Friday, March 23, 2012

#7: God Imposed Restrictions on Our Use of the Natural World

We're continuing on with our top ten reasons that every Christian should care for the environment.  Specifically, these are scriptural reasons, that presume that the Bible has some form of authority over our lives.  We have, to date, seen that in the Bible there is a theme about the value of creation.  God declares his creation to be good; he blesses his creation; and he cares and provides for his creation.  These three points alone should be sufficient to cause Christians to re-examine their perspective on ‘rule’ in Genesis 1:28.  If God had given creation over to us to use and abuse as we see fit, then he would not be exercising his own rule over it, nor would he institute blessings that might not be in the best interest of our rule.  Today we will explore this in more detail, by looking at Old Testament passages and seeing that God put moral restrictions on our rule over creation.  It becomes increasingly obvious, the more we study, that ‘rule’ cannot mean ‘as you see fit.’

Monday, March 19, 2012

#8: God Cares For His Creation


Today we continue our countdown of the top 10 reasons every Christian should care for the environment.

10. The world is good.
9. God blessed His creation.
8. God cares for His creation.

Today’s point consists of three smaller points:

a) God brags about His creation

In Job 39 God asks Job a series of questions out of a whirlwind, with the intention of reminding Job of God’s might power.  Many of these questions center around both wild and domestic animals.  One gets the sense that God believes his power to be evident in creation, and that he is proud of the works of his hand.  Read, for instance:

Thursday, March 08, 2012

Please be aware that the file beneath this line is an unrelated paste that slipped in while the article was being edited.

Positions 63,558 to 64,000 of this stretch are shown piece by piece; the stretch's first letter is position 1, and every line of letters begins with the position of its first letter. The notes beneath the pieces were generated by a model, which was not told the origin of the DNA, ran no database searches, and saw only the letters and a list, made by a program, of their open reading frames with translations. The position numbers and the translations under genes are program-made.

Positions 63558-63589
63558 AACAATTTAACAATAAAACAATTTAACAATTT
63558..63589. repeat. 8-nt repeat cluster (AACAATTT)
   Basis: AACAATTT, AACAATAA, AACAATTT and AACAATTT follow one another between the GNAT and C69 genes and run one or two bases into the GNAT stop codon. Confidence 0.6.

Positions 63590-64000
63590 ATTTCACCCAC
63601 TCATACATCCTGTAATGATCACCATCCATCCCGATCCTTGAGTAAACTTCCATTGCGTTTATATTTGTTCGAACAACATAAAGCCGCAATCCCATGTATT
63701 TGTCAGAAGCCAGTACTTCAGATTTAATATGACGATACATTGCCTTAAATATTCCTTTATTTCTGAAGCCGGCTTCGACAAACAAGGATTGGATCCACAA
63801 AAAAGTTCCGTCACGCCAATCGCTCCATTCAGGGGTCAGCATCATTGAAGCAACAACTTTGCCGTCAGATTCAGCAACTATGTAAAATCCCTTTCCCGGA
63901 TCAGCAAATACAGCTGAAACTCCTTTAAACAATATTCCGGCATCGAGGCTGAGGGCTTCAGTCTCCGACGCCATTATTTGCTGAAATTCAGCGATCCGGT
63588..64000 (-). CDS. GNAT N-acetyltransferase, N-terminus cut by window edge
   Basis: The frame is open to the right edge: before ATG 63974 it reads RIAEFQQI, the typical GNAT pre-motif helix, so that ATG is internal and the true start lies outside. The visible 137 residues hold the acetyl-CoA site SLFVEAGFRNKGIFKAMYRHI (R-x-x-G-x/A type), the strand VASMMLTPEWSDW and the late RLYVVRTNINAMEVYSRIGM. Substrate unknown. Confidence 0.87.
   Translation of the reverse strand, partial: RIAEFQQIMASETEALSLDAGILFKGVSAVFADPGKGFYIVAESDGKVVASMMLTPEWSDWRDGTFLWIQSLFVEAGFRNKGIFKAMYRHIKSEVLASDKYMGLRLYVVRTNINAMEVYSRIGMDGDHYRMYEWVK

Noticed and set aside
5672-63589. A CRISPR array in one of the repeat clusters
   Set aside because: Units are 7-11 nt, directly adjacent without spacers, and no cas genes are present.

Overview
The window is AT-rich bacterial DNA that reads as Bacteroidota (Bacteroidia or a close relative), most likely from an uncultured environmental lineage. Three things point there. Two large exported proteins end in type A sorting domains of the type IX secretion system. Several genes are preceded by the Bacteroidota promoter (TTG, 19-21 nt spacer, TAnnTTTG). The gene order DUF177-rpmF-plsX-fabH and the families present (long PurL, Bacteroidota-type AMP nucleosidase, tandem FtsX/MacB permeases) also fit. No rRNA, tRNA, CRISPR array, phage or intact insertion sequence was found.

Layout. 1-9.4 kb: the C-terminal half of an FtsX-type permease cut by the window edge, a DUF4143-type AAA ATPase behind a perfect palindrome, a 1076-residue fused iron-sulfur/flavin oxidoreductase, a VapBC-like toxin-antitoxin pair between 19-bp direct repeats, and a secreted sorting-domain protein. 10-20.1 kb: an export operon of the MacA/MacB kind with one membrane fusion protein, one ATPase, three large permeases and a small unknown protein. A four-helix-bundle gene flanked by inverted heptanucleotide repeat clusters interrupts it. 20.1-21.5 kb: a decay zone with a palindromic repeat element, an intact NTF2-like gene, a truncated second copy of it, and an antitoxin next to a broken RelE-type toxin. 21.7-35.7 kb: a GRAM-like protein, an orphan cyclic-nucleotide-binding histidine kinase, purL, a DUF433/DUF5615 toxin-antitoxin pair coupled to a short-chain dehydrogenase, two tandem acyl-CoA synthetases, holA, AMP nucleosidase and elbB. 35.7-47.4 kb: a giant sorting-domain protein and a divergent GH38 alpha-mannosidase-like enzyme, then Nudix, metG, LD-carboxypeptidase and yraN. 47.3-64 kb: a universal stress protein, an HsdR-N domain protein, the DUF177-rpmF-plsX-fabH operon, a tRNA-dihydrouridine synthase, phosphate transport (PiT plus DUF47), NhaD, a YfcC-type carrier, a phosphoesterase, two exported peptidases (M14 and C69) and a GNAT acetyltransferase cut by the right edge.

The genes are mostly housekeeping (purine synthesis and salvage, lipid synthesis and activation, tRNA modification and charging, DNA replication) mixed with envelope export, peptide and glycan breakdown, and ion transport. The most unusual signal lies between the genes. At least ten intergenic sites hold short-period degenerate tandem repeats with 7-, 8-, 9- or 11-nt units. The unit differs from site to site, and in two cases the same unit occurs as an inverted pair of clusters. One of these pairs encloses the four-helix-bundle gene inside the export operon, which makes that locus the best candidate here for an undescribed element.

Struggle for Existence - Chapter 3 in the Origin of Species

Locust swarms involve intense competition for resources
At this point in our tour of Darwin’s Origin, Darwin has questioned the 19th-century view of species as distinct entities created by God, and varieties as deviations from the species-type.  Instead, Darwin has presented compelling evidence, in large part through domestic organisms, that varieties and species are not different in kind, but only in degree.  That is, varieties, when they become especially well-marked, are identified as species.  A species evolves into different varieties; those varieties, in turn, may evolve into new species.

Darwin has also argued that there is a considerable amount of individual-level variation that exists in wild populations, and it is this variation that is the fuel for what he calls ‘natural selection’, a metaphorical phrase that he took from the phrase ‘artificial selection’.  Artificial selection occurs when humans look at a population and choose the individuals that have the best features for breeding.  Natural selection, although there is no conscious choice occurring, is the equivalent process that occurs in the wild.  Survival of the fittest.

In chapter three, Darwin sets the scene for his next chapter on natural selection.  Here he argues that waste and death is the hallmark of nature and is essential for speciation, rather than direct miraculous intervention from a beneficent God.  Babies die, and they die in large quantities.  This is an essential truth, if we wish to understand evolution. 

Sunday, March 04, 2012

Top 10 Reasons Every Christian Should Care for the Environment - # 9: God blessed His creation

We continue our countdown of the top 10 reasons every Christian should be taking care of this planet, in preparation for Earth hour at 8:30 pm on March 31. 

10. The world is good
9. God blessed His creation

We Christians have made a great deal of Genesis 1:28: ‘God blessed them and said to them, “Be fruitful and increase in number; fill the earth and subdue it. Rule over the fish in the sea and the birds in the sky and over every living creature that moves on the ground.”